this will certainly improve nowadays hardware raytracers and raycasters greatly since they wont have to rely on hacks that use multiple passes and the z-test to prevent fp execution :)

harsman
04-20-2004, 08:09 AM
Originally posted by mikeman:

Originally posted by jwatte:
There are some idiosynchrasies; for example, I believe that enabling alpha test, or turning off depth writes, will disable the early Z test on some cards, so try not doing that if you want the performance boost.That's not true.As long as hw has knowledge about the z value of the fragment before fragment processing,early z-test should be enabled.It's not important if the z-value will be written in the buffer in the end,z-test works as always.
Whatever you think about it, it happens to be a fact on ATI hardware. What is logical for software isn't always logical in hardware. If you need to juggle many fragments in parallel and avoid synchronisation issues, one solution is to put z-test and write logic very close to the memory controller. In that case, doing early z-testing would require you to keep the z-value of each fragment around for a long time during its travel down the pipeline, which might not be desirable.

I'm not saying that it's the best possible solution, but from a hardware view it probably has some benefits. I have no idea how Nvidia or other IHV's handles early z though.

mikeman
04-20-2004, 08:23 AM
Originally posted by harsman:
I'm not saying that it's the best possible solution, but from a hardware view it probably has some benefits. I have no idea how Nvidia or other IHV's handles early z though.[/QB]I have a GFX5200.The only things that disable early z-test is running depth-replacing fragment programs and,of course,glDisable(GL_DEPTH_TEST).Alpha test and zwrites have no impact.

LarsMiddendorf
04-20-2004, 08:36 AM
If the custom depth is always less that the default depth, it should be possible to use the standard depthbuffer and a depth texture. The depthbuffer contains the depth computed by the fixed pipeline and the depth texture contains the displaced depth. The fragment has to pass the normal fast depth test and a custom depth test with the depth texture in the shader. Most of the fragments will be occluded by the default depth test and the expensive pixel shader with the kill instruction is only executed for pixels, that were visible without z replacement. I haven't tried it yet, but perhabs this works. But Stencil Shadows could be a problem.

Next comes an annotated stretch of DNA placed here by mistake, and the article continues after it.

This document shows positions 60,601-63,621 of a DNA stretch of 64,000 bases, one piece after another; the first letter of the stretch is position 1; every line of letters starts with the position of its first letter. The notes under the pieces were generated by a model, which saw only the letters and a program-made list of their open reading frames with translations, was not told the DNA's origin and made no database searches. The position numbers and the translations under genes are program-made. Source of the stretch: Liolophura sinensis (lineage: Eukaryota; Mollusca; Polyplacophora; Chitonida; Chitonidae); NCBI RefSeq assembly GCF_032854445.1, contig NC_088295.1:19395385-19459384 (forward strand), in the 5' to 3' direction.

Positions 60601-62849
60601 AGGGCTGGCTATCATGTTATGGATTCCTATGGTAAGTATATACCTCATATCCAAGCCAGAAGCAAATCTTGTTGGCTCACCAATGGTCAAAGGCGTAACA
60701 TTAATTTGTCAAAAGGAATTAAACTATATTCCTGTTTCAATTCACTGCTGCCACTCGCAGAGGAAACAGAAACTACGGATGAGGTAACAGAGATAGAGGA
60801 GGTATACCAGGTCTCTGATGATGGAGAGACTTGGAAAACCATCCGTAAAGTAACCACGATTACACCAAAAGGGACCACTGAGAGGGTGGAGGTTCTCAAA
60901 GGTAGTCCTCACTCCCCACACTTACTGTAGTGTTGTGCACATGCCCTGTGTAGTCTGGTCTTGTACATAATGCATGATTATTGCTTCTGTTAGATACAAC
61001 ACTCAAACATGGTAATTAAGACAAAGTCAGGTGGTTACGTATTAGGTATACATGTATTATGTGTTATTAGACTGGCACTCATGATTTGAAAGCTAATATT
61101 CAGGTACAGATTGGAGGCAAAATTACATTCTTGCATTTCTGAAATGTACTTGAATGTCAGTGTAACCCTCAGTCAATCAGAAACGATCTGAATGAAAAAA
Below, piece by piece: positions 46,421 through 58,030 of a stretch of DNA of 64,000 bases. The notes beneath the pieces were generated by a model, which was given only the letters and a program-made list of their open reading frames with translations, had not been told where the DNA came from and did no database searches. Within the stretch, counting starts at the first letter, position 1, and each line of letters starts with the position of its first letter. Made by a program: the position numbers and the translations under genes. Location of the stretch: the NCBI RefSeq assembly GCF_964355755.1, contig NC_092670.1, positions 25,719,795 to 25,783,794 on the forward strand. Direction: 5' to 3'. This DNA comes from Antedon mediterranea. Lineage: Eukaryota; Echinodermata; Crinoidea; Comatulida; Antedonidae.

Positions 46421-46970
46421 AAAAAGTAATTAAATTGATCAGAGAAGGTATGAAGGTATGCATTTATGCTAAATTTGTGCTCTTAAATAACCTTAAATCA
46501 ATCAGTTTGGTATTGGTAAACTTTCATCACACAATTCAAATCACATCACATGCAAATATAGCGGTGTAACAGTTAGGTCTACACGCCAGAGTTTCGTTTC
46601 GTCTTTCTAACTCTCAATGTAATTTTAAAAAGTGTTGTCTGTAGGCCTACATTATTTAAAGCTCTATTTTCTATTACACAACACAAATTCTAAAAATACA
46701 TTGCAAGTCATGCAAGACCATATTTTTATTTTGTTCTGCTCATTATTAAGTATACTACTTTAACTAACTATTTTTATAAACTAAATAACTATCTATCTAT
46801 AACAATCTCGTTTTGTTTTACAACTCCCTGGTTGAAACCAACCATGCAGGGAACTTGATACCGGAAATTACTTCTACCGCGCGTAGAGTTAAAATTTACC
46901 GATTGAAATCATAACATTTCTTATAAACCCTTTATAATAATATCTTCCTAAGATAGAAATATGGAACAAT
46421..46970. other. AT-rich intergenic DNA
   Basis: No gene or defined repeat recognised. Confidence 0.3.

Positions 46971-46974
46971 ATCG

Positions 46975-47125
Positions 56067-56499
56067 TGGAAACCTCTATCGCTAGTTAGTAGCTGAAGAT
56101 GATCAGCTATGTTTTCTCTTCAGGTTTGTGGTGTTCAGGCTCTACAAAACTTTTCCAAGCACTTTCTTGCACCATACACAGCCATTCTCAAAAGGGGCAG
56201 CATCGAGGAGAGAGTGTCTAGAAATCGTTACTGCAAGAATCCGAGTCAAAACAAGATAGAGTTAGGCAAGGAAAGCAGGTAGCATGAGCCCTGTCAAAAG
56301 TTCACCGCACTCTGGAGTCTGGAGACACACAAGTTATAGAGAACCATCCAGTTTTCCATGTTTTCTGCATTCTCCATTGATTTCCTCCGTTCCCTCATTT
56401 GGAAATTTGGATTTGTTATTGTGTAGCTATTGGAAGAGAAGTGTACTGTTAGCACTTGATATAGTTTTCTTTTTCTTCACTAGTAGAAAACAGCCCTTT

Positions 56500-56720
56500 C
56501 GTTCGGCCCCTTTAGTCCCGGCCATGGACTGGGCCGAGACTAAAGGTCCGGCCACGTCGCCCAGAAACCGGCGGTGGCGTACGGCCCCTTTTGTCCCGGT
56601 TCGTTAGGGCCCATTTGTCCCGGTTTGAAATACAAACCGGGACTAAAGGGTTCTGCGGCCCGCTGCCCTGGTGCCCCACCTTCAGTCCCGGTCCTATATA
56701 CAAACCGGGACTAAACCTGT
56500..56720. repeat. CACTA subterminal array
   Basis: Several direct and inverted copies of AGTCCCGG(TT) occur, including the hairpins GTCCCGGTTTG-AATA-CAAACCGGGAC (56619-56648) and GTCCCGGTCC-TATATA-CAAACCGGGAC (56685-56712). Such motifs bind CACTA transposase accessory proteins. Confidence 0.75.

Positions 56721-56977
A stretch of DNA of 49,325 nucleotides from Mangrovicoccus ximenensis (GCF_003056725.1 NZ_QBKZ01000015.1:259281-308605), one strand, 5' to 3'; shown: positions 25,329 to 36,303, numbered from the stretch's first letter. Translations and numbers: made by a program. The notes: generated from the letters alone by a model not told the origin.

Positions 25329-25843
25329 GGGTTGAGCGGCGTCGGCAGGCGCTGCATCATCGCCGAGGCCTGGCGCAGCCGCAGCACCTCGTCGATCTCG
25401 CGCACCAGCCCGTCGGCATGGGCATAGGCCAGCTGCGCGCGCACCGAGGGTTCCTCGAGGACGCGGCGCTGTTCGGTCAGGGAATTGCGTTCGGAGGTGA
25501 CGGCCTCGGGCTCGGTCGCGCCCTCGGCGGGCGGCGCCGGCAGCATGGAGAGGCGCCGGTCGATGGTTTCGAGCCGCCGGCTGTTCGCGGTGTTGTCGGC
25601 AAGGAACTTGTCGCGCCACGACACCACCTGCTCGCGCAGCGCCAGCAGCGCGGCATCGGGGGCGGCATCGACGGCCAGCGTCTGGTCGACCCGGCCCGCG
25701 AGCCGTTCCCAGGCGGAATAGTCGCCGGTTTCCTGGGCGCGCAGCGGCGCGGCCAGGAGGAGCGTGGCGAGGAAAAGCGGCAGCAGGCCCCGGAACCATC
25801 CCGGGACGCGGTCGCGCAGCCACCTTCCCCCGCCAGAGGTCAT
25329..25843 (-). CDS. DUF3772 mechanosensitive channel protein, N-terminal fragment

mikeman
04-20-2004, 08:53 AM
Originally posted by LarsMiddendorf:
The fragment has to pass the normal fast depth test and a custom depth test with the depth texture in the shader. Yes,but if the fragment shader replaces depth,the early depth test is disabled.That's the whole problem.

crystall
04-21-2004, 12:04 AM
Originally posted by mikeman:
I have a GFX5200.The only things that disable early z-test is running depth-replacing fragment programs and,of course,glDisable(GL_DEPTH_TEST).Alpha test and zwrites have no impact.Weird, I should try on mine. If the drivers follow the spec alpha testing should disable early-z testing since the alpha value generated by the fragment program must be tested before the depth component. Though there is a quirk, this does make a difference if z-writes are enabled since fragments rejected by the alpha test must not write to the depth buffer; but with z-writes disabled you can rearrange the tests w/o altering the results so early-z testing should be fine.

yooyo
04-21-2004, 02:11 AM
I think that following tests are performed in this order:

1. Scissor test.
2. Early Z-Test
3. Alpha test.
4. Stencil test.
5. Depth test.
6. Blending.
7. Dithering.

yooyo

mikeman
04-21-2004, 05:16 AM